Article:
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Sales Pipeline Management

Most business development teams operate some form of process to keep track of enquiries and conversion to business. One of the most important business development performance metrics is the sales pipeline. Many firms now operate a pipeline, or 'sales funnel', where target Clients feature at the top, becoming active sales leads that are converted into opportunities. These then become prospective Clients and some become new Clients. This tool acts as an effective driver and focus for the business development activities.

Sales Funnel

Figure 9.3 Sales Funnel

Figure 9.3 shows an example of a sales pipeline or 'funnel'. By recording and measuring the volume and value of potential Clients at each stage, it is possible to determine the operating ratios between the various levels. We can calculate the required number of target Clients from this information. For example, if our historic data shows that:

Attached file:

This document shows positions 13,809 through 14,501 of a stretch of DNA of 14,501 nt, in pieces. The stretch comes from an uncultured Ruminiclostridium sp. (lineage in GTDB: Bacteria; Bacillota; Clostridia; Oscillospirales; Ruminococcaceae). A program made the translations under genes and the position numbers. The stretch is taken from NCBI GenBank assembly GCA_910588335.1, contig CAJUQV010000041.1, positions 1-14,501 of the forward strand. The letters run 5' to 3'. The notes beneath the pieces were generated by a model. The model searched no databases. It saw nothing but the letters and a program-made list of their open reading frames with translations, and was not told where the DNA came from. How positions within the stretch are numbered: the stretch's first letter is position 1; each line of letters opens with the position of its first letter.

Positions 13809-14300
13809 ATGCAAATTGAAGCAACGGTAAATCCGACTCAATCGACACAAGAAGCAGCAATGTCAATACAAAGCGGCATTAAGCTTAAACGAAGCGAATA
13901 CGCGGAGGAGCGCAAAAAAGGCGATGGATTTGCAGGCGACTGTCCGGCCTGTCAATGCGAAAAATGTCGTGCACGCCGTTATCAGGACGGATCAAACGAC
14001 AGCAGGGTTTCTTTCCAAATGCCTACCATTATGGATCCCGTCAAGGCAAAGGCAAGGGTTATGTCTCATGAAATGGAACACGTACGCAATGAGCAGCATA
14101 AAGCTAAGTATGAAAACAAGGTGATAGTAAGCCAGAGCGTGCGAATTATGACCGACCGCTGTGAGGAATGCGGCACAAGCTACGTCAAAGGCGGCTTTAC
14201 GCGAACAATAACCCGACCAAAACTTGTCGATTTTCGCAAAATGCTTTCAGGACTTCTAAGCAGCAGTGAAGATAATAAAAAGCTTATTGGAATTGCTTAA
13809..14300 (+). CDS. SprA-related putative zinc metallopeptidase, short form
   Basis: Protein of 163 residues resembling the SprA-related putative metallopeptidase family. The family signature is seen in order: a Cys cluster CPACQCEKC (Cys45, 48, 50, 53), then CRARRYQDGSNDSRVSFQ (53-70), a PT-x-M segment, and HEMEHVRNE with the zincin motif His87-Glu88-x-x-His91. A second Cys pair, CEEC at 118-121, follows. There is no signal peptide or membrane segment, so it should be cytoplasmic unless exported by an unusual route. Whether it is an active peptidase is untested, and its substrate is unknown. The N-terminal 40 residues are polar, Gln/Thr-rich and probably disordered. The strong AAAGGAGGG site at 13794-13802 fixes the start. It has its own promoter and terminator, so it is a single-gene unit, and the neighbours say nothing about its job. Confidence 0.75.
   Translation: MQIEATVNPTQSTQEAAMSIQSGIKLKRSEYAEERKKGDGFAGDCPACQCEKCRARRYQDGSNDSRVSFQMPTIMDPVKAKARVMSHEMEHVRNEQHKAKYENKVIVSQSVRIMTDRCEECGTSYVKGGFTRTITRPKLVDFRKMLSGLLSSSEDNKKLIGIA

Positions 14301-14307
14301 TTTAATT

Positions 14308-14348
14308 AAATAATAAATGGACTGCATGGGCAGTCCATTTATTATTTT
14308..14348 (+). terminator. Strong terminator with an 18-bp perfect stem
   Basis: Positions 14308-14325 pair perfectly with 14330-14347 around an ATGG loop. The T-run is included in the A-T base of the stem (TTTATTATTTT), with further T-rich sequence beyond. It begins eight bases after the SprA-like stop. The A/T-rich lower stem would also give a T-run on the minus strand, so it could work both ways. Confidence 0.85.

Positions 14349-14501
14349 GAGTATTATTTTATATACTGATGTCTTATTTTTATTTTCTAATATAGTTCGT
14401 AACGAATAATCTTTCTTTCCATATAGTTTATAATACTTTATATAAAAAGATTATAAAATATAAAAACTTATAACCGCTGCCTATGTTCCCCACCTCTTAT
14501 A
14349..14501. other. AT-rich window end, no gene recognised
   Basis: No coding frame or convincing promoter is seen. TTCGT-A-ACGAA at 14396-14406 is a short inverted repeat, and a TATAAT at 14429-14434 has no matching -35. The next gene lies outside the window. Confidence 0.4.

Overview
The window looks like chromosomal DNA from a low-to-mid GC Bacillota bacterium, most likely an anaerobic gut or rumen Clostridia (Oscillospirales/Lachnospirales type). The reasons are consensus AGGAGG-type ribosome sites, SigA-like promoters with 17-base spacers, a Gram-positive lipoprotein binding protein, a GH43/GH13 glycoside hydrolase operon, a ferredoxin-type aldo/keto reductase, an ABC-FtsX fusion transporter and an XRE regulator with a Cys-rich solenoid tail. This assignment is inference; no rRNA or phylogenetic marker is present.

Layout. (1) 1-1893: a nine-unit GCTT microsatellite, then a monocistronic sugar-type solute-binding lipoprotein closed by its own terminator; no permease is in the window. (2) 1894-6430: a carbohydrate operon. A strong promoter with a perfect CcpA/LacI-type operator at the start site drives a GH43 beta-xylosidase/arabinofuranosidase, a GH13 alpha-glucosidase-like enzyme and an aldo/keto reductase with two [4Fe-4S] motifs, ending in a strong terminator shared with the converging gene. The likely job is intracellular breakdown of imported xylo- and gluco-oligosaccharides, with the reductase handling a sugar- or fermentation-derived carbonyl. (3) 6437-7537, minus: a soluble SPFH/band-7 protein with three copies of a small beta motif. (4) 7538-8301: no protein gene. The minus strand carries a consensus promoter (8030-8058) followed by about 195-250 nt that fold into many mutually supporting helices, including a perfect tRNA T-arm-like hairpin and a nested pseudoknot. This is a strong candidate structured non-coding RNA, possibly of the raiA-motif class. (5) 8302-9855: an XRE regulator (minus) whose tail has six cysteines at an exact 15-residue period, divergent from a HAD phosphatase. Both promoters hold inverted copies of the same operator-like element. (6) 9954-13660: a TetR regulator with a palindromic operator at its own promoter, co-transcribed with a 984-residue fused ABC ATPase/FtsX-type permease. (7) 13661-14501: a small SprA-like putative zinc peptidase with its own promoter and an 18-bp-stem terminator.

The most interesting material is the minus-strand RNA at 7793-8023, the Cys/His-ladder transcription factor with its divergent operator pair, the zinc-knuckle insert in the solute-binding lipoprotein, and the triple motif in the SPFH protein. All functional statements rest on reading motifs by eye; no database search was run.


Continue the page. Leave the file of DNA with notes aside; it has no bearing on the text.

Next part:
• we gain one new Client commitment, worth on average £30,000, for every three proposals or bids. Ratio 1:3;

• we need three prospects to achieve one proposal or bid. Ratio 1:3;

• we need five qualified leads to achieve one prospect. Ratio 1:5;

• we need seven enquiries to obtain one qualified lead. Ratio 1:7.

So, to calculate how many enquiries are required to achieve one new Client, we multiply 7x5x3x3 = 315, giving a pipeline target potential value of over £9 million (315 x £30,000). Over time we can aim to improve the individual ratios and thus the overall conversion rate. Pipeline ratios form useful key performance indicators for the BD team. It is considered good practice to monitor and report these on a monthly basis.

Adding Referrals to the Sales Pipeline

Once a sales funnel is accepted as the key metric for monitoring sales progress, it can be extended to include referrals from loyal Clients, as shown in Figure 9.4. This extension helps to remind the business development team of the value to the firm of having a steady stream of referral business.

Adding Testimonials to the Funnel

As stated earlier, loyal Client testimonials are often used to attract new Clients through the production of case studies or stories about how the firm solved a problem for the Client. By extending the funnel again, we can include and thus monitor the rate of conversion of loyal Clients to testimonials, as shown in Figure 9.5.

Sales Funnel Extended to Include Referrals

Figure 9.4 Sales Funnel Extended to Include Referrals

Funnel Extended to Include Testimonials

Figure 9.5 Funnel Extended to Include Testimonials

The Importance of Client Service Plans